Not everyone can easily put him or herself in the shoes of others; or always consider other’s feelings, needs and thoughts before making decisions or taking actions. Some have it naturally, but for some, it’s a skill to be learnt and a new concept to be accepted, i.e. when two becomes one, it’s no longer just ‘self’, but ‘we’, ‘us’ and ‘our’.
Think of one event currently is happening in your relationship: who is always expressing own opinions and thoughts, who is listening all the time? Do you or your partner take a moment to understand, discuss and agree on what the other is saying or trying to say? Are you really listening to what are being said and not said? How easy is it for you to be empathized about your partner and place yourself in your partner’s shoes? Or is it rather difficult?
Ever hear the story about three blind men trying to describe an elephant? One touches the leg and says an elephant is like a tall fat tree; one touches the nose and thinks it’s a tube shape animal; the one touches the skin and sure it’s a giant brush. What they describe is their partial understanding of an elephant; if they insist on own views only, they miss out the bigger picture, and the chance to really get to know what is an elephant, as well as the perspectives of learning something new together (with others’ input to see the full view).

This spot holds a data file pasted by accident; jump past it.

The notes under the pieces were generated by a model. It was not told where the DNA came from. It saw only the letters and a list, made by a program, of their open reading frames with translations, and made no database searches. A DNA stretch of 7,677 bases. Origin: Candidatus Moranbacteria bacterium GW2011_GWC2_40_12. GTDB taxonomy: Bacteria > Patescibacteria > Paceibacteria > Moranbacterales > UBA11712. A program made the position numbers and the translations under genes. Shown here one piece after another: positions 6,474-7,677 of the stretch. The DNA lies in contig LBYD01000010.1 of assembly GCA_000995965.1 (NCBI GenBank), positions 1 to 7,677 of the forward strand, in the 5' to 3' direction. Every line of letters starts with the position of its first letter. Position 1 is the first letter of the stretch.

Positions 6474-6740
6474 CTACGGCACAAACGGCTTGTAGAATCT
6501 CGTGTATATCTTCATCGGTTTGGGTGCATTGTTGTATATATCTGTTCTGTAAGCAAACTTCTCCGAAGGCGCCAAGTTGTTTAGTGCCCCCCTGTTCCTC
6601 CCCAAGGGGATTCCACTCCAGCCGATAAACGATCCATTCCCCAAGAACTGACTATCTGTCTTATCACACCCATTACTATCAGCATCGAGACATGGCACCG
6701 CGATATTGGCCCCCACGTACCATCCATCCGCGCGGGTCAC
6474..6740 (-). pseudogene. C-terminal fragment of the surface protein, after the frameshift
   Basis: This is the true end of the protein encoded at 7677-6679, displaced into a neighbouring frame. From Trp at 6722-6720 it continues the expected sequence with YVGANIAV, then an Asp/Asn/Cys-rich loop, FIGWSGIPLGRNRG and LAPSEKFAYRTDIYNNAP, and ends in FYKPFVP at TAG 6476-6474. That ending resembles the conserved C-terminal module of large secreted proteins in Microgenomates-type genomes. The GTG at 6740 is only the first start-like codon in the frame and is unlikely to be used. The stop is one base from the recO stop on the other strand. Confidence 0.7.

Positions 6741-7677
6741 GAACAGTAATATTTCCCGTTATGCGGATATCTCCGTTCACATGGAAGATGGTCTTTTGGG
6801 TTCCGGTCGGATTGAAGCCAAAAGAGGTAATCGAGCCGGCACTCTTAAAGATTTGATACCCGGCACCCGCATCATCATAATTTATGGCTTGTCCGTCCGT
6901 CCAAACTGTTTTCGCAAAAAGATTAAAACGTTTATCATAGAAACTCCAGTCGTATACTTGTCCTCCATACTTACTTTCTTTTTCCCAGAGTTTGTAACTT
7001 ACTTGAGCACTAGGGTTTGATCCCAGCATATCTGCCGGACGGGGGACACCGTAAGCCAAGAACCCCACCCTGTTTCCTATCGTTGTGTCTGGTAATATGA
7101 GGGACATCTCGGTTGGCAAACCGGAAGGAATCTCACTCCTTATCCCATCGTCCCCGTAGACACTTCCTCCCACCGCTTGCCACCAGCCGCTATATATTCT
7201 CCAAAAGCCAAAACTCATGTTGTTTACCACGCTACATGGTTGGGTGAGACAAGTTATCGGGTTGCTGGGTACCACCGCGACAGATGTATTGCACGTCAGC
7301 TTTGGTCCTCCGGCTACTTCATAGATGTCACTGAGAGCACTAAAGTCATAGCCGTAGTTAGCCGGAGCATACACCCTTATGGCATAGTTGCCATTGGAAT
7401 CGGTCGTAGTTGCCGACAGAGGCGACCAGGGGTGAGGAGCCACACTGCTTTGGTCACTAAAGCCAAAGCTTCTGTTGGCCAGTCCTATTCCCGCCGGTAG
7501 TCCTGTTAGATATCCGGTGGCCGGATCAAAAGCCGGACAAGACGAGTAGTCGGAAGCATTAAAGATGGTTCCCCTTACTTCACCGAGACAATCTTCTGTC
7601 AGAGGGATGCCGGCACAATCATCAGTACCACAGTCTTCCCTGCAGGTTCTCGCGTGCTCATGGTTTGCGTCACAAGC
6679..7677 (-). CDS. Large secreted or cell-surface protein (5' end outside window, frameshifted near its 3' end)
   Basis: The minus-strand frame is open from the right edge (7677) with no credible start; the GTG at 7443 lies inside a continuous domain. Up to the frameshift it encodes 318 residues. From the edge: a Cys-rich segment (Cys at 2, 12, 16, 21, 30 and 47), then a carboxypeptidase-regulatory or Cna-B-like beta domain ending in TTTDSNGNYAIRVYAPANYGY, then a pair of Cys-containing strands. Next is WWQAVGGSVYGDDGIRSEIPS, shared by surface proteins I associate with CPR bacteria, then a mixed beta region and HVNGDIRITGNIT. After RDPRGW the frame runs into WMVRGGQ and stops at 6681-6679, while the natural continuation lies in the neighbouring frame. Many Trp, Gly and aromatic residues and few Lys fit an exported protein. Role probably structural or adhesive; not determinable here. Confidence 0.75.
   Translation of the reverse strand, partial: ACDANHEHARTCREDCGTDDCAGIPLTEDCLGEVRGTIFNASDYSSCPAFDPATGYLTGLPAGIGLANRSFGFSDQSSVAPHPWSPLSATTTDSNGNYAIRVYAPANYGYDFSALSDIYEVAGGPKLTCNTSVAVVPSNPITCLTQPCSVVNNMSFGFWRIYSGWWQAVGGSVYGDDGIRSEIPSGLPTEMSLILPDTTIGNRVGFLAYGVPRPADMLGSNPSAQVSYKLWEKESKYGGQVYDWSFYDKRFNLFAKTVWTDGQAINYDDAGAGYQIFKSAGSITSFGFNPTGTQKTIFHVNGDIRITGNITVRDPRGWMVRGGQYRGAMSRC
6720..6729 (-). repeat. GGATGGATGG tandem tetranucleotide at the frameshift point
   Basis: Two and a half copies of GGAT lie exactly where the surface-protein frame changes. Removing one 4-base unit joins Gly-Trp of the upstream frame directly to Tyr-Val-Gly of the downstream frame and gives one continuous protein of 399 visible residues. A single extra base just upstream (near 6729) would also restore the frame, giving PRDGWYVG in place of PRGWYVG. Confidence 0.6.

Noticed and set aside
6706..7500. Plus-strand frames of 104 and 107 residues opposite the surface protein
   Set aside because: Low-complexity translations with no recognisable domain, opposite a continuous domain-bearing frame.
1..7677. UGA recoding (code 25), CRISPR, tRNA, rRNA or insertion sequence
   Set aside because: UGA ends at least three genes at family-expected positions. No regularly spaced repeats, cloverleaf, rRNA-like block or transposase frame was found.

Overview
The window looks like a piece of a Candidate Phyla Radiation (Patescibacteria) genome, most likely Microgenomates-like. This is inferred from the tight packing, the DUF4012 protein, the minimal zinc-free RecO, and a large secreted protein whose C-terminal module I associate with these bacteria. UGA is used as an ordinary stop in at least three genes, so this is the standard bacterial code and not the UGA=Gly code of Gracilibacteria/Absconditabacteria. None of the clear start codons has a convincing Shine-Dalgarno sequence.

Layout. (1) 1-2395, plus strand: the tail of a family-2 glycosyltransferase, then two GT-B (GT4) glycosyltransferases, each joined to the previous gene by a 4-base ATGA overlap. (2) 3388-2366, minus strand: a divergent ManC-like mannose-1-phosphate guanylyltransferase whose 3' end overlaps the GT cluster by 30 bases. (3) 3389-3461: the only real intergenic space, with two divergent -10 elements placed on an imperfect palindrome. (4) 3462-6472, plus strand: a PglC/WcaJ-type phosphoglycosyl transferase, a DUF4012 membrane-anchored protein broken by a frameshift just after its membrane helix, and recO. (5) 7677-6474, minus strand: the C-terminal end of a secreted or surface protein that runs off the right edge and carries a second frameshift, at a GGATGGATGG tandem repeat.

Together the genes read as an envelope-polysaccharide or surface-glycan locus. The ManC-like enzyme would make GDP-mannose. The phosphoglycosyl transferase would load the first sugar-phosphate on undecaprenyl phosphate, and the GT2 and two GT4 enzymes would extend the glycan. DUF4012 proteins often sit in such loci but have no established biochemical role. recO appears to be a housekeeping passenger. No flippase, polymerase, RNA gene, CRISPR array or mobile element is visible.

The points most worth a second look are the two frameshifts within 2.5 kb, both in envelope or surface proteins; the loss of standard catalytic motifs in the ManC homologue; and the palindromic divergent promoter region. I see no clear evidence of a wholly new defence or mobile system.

In order to acquire this skill, you need respect and love. Respect: take the same importance and values of your partner’s saying and thoughts as your own, so that you will spend time to go through, analyze and fully understand. Be careful, EGO sometimes makes you to think less of your partner’s input. Love: share your partner’s feelings, care about how he or she reacts (so to adjust your chosen ways of communication) and keep mutual goals in mind. This allows a space for you and your views, your views and your partner’s views, as well as you and your partner, a space to get the best understanding of the subject matter, to discuss equally and an opportunity to unite and care for each other as a team while achieving common goals.
(This challenge is very stimulating for me, giving me goose pumps all over; because it is the area I want to improve on.)
Placing myself in my partner’s shoes, to respect and value his or her thoughts and feelings, to love and care for him or her by giving the space for us to process, discuss and decide as a united team.
For your actions:
(1) From scale 1(seldom)-10 (very often), how often are you in others’ shoes?
(2) Ask your partner to rate on the scale 1-10.
(3) List out at least 10 benefits for you and your relationship, if you are placing yourself in your partner’s shoes. Invite your partner to do the same.